STEVE BAIN says home butchery can be approached fairly simply and economically.

Shop around and you’ll likely find whole rumps for sale much cheaper than rump roasts and/or rump steaks.
All it takes is a sharp knife to save some money.
And the following method, I reckon, is the simplest approach to home butchery.


Step 1: Start with a whole rump from the butcher (or mobile butcher) and a knife.


Step 2: Flip the rump over to expose the seams (which are the joins between the muscles/meat).









Step 3: Use the tip of the knife to cut away the lard.


Step 5: Much of the lard can be peeled back and will lift away from the meat without any knife-work. Here and there you may need to flense the lard away from the lump of rump.


Step 6: Keep trimming and peeling away to remove the lard. The lard has many uses, including in sausages and/or casseroles.


Step 8: Now we start on an internal seam (this time to remove the piece known as the rump cap, and also known more recently as the picanha).


Step 9: Here the knife points to the seam into which we will dig in order to separate the picanha from the remainder of the lump o’ rump.


Step 10: Like we did with the lard, stick your fingers down into the seam and peel the lumps of meat on either side apart.


Step 11: Rolling the roasts apart.


Step 12: On the right as you look at the picture is the picanha/rump-cap removed from the rump.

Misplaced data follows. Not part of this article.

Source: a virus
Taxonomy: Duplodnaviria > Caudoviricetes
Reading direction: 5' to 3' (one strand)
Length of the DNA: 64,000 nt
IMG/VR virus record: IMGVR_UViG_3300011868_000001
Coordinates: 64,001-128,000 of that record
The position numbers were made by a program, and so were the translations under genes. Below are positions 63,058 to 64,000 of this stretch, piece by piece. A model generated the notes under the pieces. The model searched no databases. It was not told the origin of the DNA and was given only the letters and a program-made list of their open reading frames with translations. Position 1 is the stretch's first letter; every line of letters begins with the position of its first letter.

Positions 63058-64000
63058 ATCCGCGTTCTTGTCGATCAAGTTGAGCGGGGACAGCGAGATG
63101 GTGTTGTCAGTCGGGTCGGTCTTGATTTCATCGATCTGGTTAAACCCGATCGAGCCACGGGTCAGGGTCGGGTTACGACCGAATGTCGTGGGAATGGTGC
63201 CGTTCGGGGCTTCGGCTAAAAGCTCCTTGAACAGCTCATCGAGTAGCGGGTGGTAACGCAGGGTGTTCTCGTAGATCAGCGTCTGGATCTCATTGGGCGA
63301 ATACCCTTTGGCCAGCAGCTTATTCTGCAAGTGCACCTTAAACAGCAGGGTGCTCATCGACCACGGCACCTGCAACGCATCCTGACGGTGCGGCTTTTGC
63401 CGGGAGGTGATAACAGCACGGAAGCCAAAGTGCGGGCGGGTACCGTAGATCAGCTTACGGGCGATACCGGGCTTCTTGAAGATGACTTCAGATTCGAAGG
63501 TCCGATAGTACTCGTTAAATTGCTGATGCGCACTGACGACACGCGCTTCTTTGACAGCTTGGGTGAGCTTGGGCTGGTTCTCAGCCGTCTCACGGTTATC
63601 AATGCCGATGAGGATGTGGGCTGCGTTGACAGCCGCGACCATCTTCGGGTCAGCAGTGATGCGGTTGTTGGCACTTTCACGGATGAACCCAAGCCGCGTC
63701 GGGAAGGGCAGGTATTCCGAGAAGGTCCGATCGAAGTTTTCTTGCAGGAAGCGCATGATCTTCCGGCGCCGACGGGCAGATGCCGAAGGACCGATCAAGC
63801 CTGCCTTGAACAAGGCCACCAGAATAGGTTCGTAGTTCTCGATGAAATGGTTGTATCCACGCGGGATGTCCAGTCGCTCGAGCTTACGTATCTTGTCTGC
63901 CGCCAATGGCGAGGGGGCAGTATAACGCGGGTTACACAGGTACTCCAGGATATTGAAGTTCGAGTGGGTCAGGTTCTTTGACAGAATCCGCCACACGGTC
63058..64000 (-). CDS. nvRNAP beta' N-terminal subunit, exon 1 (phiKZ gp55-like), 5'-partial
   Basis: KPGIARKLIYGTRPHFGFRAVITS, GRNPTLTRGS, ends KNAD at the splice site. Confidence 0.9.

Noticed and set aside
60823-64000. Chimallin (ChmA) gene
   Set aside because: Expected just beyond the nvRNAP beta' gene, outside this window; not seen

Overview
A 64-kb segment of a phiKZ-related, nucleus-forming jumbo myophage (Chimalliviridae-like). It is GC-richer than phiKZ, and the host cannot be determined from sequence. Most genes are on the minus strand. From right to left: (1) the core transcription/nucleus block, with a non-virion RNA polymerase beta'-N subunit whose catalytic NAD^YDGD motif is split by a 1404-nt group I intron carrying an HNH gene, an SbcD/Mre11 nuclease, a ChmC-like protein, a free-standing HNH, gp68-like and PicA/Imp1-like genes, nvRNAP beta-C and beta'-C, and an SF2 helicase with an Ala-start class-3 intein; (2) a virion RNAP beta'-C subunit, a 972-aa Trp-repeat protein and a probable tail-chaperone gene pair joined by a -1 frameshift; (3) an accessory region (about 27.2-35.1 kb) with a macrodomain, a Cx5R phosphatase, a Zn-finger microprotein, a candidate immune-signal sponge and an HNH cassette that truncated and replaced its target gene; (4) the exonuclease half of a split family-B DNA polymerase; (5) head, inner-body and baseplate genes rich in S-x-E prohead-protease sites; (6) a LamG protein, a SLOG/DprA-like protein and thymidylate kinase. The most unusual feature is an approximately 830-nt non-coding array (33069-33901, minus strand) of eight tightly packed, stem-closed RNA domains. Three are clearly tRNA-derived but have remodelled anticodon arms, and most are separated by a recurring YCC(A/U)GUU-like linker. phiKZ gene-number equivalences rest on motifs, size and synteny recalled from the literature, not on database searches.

Step 13: Trim the fat flap away from the rump cap.


Step 14: Continue to break down the lump of rump. Again the knife points to a seam.


Step 15: To remove another roast, start by cutting through the thin surface membrane to expose the seam (the seam of fat).


Step 16: Using your fingers, pry the seam apart to a depth as deep as you can without using a knife.


Step 17: Now cut straight down through the lump of meat; cut fully through from the seam that you’ve started all the way to your cutting board/butcher’s block.


Step 18: Another roast cut away from the lump o’ rump; this roast weighs 750 to 800 grams (family sized).


Step 19: Now cut the remaining piece into two roasts that weigh about 850 grams. These two roasts will contain some more of the connective and seam tissue; accordingly they are typically cooked slower using a wet roasting technique.


Step 20: Three roasts (plus the picanha which is not shown in the photo) from the rump.